All of this lends itself to rethinking how professional development should be delivered to teachers. Yes, there are many online PD opportunities, but are they better than face-to-face? Is true collaboration taking place with online spaces? I do have a passion for the 4T Conference which is truly phenomenal. So, to say that all online PD is low quality is not a fair assessment. I do not have the answers and I am sure others don’t agree with what I am writing. On the other hand, I do feel it is time to rethink how PD is being done and what we can do to help teachers in this area.

Cheers!

 

PD

(Image Courtesy of Johnson County Community College http://blogs.jccc.edu/2017/08/11/professional-development-days-fall-2017/)

 

 


Enhancing the Classroom With Digital Modeling

The last few days I have been thinking about technology and how it is truly playing a major role in the classroom. I watched a segment on 60 minutes on Sunday about the Kahn Academy and I read an article yesterday I believe in the Washington Post about teaching kids to be digital citizens. First, I want to make it clear I am not going to ramble on about Kahn Academy. I know for a fact it upsets a lot of people and the idea of flipping the classroom is still in its infant stages or at least I feel that it is. It seems to me there are still some things wrong with the idea and I am not going to get into that here. The only comment I want to make about Kahn Academy is it doesn’t do any modeling of reading and writing in the online sessions. Enough said there.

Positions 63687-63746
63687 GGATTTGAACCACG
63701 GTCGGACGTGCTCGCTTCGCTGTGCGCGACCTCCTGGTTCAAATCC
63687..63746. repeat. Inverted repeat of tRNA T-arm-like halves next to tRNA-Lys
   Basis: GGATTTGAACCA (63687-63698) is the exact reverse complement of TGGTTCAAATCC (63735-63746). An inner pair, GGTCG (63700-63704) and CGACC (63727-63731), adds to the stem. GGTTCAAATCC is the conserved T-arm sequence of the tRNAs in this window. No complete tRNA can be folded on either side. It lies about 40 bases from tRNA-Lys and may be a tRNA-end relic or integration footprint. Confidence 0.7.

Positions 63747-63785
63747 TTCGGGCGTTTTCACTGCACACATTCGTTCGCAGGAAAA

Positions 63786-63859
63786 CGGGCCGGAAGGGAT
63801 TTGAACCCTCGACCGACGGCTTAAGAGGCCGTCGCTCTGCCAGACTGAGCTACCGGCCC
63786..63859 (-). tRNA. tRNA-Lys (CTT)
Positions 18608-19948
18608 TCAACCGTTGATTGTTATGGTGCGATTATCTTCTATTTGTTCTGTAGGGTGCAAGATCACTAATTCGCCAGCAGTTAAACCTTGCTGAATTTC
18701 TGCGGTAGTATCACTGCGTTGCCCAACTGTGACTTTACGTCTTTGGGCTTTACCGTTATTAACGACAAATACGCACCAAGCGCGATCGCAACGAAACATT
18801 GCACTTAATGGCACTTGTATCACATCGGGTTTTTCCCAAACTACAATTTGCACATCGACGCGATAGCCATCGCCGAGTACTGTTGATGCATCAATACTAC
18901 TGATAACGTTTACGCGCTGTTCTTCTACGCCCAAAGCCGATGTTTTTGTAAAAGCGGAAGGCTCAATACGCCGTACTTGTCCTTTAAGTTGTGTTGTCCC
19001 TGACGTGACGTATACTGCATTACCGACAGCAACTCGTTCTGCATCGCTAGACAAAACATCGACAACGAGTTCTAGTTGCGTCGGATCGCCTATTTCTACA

The other day I sat down and had lunch with my mentor and colleague. I had to give a lot of thought about our conversation prior to our lunch. Despite the fact we want our students to use technology, and there definitely is a place for technology in our student’s lives, we need to remember we are the adults and the teacher. It is true, there are too many adults, including educators that are whipping out their phones and checking them in class, professional development, and while they are in line at the grocery store. I am not saying I am innocent of these accusations from time to time, but what is frustrating is watching professionals who scold students every day about being on their cell phone or keeping their cell phone put away, and then seeing these same adults pull out their cell phone during a professional development session and vigorously text, surf the Internet, or play games. We can’t hold our students to expectations that we ourselves are not willing to follow. It seems digital natives have not been given proper instructions on how to handle the devices they come into contact with each and every day. Essentially, they need digital modeling by teachers, parents, and other important adults in their lives.

In my opinion, if we as educators are crying to use more technology in our classroom, we need to model for our students when it is appropriate. Just today I heard on the news that 62% of students ages 6-15 are more likely to find the answer to a question on Google rather than ask their parents. Upon asking my students about what was more accessible, the Internet or their parents, it is evident students rely more and more on the internet. As troubling as this might seem, we still have a responsibility to teach today’s youth how to be responsible digital citizens. After all, technology and digital tools are meant to enhance our student’s learning, they are not meant to be a toy plopped in front of them for entertainment purposes.

Cheers!